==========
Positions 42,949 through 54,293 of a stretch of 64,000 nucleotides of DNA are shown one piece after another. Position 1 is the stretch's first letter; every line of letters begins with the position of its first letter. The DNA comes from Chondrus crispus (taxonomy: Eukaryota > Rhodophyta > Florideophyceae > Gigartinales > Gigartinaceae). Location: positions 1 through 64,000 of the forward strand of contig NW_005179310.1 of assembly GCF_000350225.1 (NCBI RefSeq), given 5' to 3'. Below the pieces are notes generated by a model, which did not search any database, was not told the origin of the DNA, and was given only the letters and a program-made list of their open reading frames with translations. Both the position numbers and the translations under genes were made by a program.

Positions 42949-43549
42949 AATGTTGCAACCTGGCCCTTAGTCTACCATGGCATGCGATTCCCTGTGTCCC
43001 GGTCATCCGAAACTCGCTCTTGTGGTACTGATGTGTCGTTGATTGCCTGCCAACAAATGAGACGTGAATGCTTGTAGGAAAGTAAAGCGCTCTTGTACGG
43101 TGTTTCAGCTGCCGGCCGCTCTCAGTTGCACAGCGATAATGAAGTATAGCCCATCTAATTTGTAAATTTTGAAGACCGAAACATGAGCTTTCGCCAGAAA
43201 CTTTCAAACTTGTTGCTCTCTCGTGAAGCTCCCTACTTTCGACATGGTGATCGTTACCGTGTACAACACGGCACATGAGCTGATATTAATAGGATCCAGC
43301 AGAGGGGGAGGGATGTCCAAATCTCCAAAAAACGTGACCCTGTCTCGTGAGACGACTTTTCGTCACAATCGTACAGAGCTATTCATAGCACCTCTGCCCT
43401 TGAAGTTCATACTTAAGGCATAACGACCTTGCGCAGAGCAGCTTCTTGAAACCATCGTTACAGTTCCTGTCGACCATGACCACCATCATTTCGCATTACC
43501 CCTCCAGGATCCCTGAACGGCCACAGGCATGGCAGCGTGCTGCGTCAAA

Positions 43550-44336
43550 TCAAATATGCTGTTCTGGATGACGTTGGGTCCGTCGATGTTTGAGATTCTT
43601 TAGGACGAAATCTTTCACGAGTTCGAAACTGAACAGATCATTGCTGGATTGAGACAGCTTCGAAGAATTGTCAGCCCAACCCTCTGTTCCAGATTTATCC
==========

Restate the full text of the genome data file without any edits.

Positions 42,949 through 54,293 of a stretch of 64,000 nucleotides of DNA are shown one piece after another. Position 1 is the stretch's first letter; every line of letters begins with the position of its first letter. The DNA comes from Chondrus crispus (taxonomy: Eukaryota > Rhodophyta > Florideophyceae > Gigartinales > Gigartinaceae). Location: positions 1 through 64,000 of the forward strand of contig NW_005179310.1 of assembly GCF_000350225.1 (NCBI RefSeq), given 5' to 3'. Below the pieces are notes generated by a model, which did not search any database, was not told the origin of the DNA, and was given only the letters and a program-made list of their open reading frames with translations. Both the position numbers and the translations under genes were made by a program.

Positions 42949-43549
42949 AATGTTGCAACCTGGCCCTTAGTCTACCATGGCATGCGATTCCCTGTGTCCC
43001 GGTCATCCGAAACTCGCTCTTGTGGTACTGATGTGTCGTTGATTGCCTGCCAACAAATGAGACGTGAATGCTTGTAGGAAAGTAAAGCGCTCTTGTACGG
43101 TGTTTCAGCTGCCGGCCGCTCTCAGTTGCACAGCGATAATGAAGTATAGCCCATCTAATTTGTAAATTTTGAAGACCGAAACATGAGCTTTCGCCAGAAA
43201 CTTTCAAACTTGTTGCTCTCTCGTGAAGCTCCCTACTTTCGACATGGTGATCGTTACCGTGTACAACACGGCACATGAGCTGATATTAATAGGATCCAGC
43301 AGAGGGGGAGGGATGTCCAAATCTCCAAAAAACGTGACCCTGTCTCGTGAGACGACTTTTCGTCACAATCGTACAGAGCTATTCATAGCACCTCTGCCCT
43401 TGAAGTTCATACTTAAGGCATAACGACCTTGCGCAGAGCAGCTTCTTGAAACCATCGTTACAGTTCCTGTCGACCATGACCACCATCATTTCGCATTACC
43501 CCTCCAGGATCCCTGAACGGCCACAGGCATGGCAGCGTGCTGCGTCAAA

Positions 43550-44336
43550 TCAAATATGCTGTTCTGGATGACGTTGGGTCCGTCGATGTTTGAGATTCTT
43601 TAGGACGAAATCTTTCACGAGTTCGAAACTGAACAGATCATTGCTGGATTGAGACAGCTTCGAAGAATTGTCAGCCCAACCCTCTGTTCCAGATTTATCC